27            for (int i = 0; i < j; ++i) {
28                int firstElement = arr[i];
29                // Calculate the required third element to meet the target
30                int thirdElement = target - firstElement - secondElement;
32                // If the third element is within the valid range
33                if (thirdElement >= 0 && thirdElement <= 100) {
34                    // Add the count of the third element to the answer
35                    answer += count[thirdElement];
36                    // Ensure answer is within the MOD range
37                    answer %= MOD;
38                }
39            }
40        }
42        // Return the final answer
43        return answer;
44    }
1// Constant for modulo operations
2const MOD: number = 1e9 + 7;
4// This function calculates the number of triplets in the array that sum up to the target value
5function threeSumMulti(arr: number[], target: number): number {
6    // Array to store the count of occurrence for each number within the range [0, 100]
7    let count: number[] = new Array(101).fill(0);
9    // Populate the count array with the number of occurrences of each element
10    for (let num of arr) {
11        count[num]++;
12    }
14    // Variable to store the result
15    let answer: number = 0;
17    // Iterate through each element in the array to use it as the second element of the triplet
18    for (let j = 0; j < arr.length; j++) {
19        // The current element is selected as the second element of the triplet
20        let secondElement: number = arr[j];
21        // Decrement the count for this element as it is being considered for pairing
22        count[secondElement]--;
24        // Iterate over all possible first elements up to the current second element
25        for (let i = 0; i < j; i++) {
26            let firstElement: number = arr[i];
27            // Calculate the required third element to meet the target sum
28            let thirdElement: number = target - firstElement - secondElement;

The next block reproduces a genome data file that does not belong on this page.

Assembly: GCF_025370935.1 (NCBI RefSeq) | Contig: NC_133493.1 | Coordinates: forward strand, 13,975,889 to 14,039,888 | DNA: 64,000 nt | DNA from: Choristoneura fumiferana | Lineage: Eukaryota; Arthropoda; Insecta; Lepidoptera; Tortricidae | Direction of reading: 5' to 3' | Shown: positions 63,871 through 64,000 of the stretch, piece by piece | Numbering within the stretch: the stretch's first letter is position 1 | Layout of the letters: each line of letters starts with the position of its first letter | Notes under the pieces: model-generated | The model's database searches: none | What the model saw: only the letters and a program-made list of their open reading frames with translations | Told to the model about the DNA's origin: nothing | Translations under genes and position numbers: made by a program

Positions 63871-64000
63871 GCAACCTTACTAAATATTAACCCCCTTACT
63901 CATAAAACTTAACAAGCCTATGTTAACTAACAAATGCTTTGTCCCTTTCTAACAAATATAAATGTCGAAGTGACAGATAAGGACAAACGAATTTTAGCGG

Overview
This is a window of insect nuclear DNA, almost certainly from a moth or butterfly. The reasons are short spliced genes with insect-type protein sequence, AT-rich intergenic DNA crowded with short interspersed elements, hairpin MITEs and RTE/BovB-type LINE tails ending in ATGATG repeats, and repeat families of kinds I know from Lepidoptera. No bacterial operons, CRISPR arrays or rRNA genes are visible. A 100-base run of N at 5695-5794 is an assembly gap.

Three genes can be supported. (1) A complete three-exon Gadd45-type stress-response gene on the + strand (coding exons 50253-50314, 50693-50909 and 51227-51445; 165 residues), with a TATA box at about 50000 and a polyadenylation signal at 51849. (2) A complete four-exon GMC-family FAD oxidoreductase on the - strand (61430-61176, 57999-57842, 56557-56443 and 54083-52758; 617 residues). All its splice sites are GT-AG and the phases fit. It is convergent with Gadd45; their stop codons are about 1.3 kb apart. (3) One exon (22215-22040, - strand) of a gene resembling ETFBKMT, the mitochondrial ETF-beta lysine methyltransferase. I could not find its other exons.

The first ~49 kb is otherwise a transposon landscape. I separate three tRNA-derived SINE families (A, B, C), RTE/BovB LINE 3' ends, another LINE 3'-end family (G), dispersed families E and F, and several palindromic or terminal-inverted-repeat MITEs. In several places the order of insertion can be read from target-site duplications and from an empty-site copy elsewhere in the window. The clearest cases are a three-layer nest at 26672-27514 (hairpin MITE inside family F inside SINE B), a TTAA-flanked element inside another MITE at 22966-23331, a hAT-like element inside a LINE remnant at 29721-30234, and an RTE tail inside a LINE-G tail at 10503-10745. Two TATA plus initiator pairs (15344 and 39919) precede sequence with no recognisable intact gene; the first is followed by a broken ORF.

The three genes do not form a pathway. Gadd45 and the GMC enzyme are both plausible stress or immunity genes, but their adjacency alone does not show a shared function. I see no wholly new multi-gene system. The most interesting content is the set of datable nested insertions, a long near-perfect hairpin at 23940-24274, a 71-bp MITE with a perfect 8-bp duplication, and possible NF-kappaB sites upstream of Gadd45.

30            // Check if the third element is within the valid range [0, 100]
31            if (thirdElement >= 0 && thirdElement <= 100) {
32                // Add the count of the third element to the answer
33                answer += count[thirdElement];
34                // Ensure answer remains within the range specified by MOD
35                answer %= MOD;
36            }
37        }
38    }
40    // Return the final computed answer
41    return answer;
44// Example usage of the function
45// let arrExample = [1, 1, 2, 2, 3, 3, 4, 4, 5, 5];
46// let targetExample = 8;
47// let result = threeSumMulti(arrExample, targetExample);
48// console.log(result); // Output the result

Time and Space Complexity

The time complexity of the provided Python code snippet is O(n^2) where n is the number of elements in the input list arr. This complexity arises because there is a nested for-loop where the outer loop runs through the elements of arr (after decrementing the count of the current element), and the inner loop iterates up to the current index j of the outer loop. For each pair (a, b), the code looks up the count of the third element c that is needed to sum up to the target. Even though the lookup in the counter is O(1), the nested loops result in quadratic complexity.

The space complexity of the code is O(m) where m is the number of unique elements in the input list arr. This complexity is due to the use of a Counter to store frequencies of all unique elements in arr. The space taken by the counter will directly depend on the number of unique values.

Learn more about how to find time and space complexity quickly using problem constraints.